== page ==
Part Time Employment, Full Time Commitment
The truth is the economy has changed drastically in the past decade. Retail hiring and scheduling practices have permanently altered. A recent New York Times Article
reveals just how much the industry has changed, and it's not good for most workers.
Retail companies today want part time employees, but full
time commitment. Week-by-week, and even on-they-fly, scheduling is the norm as managers respond to business fluctuations. They rarely offer full time work, sometimes scheduling shifts as short as two hours. Even as the industry grows more hostile to worker's needs, the expectation is complete availability. Turn a shift down once, and you likely won't be called again.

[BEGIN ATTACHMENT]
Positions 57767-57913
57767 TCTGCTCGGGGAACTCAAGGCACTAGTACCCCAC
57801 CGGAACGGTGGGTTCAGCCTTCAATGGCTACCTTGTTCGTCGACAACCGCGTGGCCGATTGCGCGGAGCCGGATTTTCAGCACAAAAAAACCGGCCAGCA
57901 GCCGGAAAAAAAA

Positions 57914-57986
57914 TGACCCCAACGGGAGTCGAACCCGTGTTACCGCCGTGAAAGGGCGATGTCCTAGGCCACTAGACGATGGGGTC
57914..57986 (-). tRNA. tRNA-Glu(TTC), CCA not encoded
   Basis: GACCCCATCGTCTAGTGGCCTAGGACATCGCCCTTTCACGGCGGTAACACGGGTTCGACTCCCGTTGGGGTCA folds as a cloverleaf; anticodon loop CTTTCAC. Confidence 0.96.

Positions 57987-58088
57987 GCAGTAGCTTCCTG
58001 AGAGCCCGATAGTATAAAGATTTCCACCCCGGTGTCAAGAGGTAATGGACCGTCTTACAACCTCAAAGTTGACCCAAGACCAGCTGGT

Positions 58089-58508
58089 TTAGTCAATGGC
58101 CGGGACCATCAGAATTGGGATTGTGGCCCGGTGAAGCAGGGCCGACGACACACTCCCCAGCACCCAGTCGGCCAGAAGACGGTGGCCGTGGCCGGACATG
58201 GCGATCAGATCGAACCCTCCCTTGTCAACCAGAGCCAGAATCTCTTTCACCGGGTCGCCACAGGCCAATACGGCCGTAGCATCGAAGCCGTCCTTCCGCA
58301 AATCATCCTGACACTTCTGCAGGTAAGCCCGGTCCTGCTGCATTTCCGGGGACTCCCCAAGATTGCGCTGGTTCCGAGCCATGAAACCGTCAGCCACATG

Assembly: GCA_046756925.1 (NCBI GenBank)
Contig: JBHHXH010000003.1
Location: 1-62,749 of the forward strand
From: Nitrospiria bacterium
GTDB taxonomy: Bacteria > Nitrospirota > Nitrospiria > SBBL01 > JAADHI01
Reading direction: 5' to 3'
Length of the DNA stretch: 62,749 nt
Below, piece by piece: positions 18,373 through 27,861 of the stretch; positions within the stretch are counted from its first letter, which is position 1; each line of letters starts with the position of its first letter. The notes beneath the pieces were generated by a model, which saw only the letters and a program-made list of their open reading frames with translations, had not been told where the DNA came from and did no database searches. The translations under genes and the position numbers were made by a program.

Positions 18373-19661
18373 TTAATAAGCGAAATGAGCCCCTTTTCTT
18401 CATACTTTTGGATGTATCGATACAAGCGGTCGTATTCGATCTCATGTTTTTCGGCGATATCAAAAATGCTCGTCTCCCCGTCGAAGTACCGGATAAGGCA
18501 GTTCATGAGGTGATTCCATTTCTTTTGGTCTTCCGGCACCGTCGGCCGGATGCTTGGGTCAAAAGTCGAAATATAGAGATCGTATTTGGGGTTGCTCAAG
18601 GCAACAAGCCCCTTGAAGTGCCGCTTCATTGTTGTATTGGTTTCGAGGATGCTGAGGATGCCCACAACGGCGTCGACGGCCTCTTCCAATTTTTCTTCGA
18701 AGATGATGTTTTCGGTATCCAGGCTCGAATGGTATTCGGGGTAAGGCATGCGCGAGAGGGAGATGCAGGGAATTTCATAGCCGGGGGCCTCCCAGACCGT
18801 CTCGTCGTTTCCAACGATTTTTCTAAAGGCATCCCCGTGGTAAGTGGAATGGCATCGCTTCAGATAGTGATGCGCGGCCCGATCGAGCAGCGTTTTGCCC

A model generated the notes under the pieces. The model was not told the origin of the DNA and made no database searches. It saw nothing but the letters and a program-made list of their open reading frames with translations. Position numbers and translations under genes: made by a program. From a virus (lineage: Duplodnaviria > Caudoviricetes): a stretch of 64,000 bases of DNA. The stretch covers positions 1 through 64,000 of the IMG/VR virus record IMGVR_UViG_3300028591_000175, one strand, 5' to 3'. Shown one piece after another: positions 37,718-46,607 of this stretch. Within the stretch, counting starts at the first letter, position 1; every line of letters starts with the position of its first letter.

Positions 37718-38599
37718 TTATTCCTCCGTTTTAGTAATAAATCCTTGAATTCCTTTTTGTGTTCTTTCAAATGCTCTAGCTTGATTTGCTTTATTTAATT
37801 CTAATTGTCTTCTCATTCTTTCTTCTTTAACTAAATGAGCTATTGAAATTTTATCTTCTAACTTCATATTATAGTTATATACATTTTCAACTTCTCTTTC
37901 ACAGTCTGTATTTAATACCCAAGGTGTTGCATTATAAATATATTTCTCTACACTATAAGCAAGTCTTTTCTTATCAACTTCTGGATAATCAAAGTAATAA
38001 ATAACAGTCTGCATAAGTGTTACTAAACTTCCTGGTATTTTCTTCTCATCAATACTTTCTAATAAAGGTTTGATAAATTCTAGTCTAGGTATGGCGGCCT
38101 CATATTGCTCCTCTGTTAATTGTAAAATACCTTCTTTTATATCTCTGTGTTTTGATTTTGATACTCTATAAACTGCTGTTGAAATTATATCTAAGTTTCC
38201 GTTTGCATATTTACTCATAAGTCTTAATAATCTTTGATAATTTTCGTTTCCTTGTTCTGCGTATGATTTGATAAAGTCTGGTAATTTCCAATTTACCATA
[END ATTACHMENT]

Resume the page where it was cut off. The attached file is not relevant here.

Benefits are a pipe dream for most retail employees, and wages hover well below $12 per hour. These changes are especially pronounced at the largest companies, the same employers we once depended on as stalwart job providers.The Retail Job Myth: "Just Get a Job" Is Not Realistic
As this kind of flexibility becomes a standard expectation, it presents very difficult challenges to plan for childcare, a second job, college courses, or interviews for the "right"
Many earning capacity decisions still rely on this retail job myth. This is just one example of how vocational evaluations must consider changes in the labor market. Vocational experts can confirm if the attorneys "old"
assumptions apply when considering employment options that will limit financial impacts on their clients.